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Bike Theft Crisis in the UK: Police Focus on Violent Crimes

By Monica Buck

The stealing of bicycles is on the rise according to a report on Telegraph.co.uk. Only 1 in 50 cases are being solved, as the data of UK’s government agency Home Office shows. The newspaper claims that even seemingly easy cases do not get solved. Even if the police are presented with CCTV footage, witnesses or DNA evidence, the officers are simply unable to investigate.

Telegraph’s report was published on the day a video of brazen bike thieves went viral on Twitter. The footage shows masked criminals using an angle grinder to steal several bikes despite onlookers trying to intervene. The thieves even used the angle grinder to threaten the brave members of public.


One of the victims of the latest surge in bike stealing is Cambridges A&E doctor Michael Brooks. He told the Telegraph that his last bike was stolen in front of a pharmacy and the culprit left his rusty BMX behind. Dr. Brooks gave the bike to the police, so they could find a DNA match, which they did…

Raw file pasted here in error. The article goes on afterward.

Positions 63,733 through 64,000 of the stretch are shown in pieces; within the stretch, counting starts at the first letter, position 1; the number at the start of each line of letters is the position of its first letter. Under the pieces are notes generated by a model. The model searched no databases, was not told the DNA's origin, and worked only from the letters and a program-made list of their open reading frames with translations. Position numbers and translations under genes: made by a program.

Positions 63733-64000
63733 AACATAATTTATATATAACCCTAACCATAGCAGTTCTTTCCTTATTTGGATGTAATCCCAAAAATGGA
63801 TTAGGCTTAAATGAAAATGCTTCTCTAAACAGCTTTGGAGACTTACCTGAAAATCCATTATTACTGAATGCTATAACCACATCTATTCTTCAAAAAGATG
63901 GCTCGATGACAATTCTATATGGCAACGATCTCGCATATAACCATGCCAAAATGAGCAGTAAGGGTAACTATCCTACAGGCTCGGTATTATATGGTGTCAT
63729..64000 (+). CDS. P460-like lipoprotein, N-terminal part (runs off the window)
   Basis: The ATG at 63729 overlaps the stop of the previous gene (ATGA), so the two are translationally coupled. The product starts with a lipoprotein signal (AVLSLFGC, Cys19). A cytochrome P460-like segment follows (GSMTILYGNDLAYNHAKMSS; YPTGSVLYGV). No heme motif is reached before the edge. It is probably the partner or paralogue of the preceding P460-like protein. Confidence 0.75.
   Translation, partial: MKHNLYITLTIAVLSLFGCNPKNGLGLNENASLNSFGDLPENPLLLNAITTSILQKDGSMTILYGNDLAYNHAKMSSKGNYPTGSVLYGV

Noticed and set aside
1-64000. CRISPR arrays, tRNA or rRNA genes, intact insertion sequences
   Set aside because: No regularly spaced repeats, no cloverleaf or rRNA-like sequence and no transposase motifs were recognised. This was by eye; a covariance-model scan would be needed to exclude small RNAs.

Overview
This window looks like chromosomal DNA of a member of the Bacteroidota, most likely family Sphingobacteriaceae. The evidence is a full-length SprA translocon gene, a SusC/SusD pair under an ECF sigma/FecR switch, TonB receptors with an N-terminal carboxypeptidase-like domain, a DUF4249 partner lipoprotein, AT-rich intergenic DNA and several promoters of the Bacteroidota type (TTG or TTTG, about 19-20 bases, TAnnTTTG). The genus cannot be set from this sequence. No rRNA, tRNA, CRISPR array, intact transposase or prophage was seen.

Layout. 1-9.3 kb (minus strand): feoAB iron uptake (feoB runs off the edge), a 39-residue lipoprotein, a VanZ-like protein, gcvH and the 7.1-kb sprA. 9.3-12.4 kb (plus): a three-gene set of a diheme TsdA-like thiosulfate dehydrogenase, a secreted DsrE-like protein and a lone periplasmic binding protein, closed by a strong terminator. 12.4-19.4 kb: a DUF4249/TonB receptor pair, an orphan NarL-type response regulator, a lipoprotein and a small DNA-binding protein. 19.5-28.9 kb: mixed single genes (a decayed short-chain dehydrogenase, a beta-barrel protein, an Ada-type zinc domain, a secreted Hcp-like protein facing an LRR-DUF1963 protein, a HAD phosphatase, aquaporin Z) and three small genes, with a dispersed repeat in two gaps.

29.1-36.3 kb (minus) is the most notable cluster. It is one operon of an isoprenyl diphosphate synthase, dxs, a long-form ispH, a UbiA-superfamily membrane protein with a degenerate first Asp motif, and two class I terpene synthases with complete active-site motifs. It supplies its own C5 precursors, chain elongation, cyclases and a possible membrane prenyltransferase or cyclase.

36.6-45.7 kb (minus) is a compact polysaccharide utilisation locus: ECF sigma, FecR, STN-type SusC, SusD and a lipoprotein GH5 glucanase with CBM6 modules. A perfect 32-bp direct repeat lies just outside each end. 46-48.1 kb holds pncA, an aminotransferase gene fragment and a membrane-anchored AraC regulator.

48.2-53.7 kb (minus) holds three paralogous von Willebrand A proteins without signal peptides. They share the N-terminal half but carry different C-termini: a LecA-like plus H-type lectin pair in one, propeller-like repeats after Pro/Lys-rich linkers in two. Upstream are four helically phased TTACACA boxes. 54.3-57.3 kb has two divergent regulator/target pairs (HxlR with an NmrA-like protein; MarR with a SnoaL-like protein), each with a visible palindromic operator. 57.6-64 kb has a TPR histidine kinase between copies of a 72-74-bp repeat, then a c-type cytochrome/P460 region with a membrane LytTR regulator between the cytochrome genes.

“They had got a DNA match from the BMX but had not been round to interview the suspect.”

Last year, another two bikes were stolen from Dr. Brooks at the Cambridge North railway station. The racks are right under a CCTV. Easy to solve, you think? Well, the police did not investigate.

Cambridges conviction rates are less than one per cent. At that rate, and at £200 per bike, it is a crime that pays well,” Dr. Brooks explains.

A spokesperson from British Transport Police, which disbanded its specialist bike crime unit last year, told the Telegraph: “In order to allow officers to prioritise the most serious crimes, which pose the most risk to the public, they use a screening process when investigating low-level crime such as bike thefts. There has been a national rise in violent crime, and it is right that we prioritise the deployment of our officers based on this to keep people safe.”

Crime gangs are now cashing in on the policy. Bike theft is a less risky alternative to drug dealing. An alternative which pays well.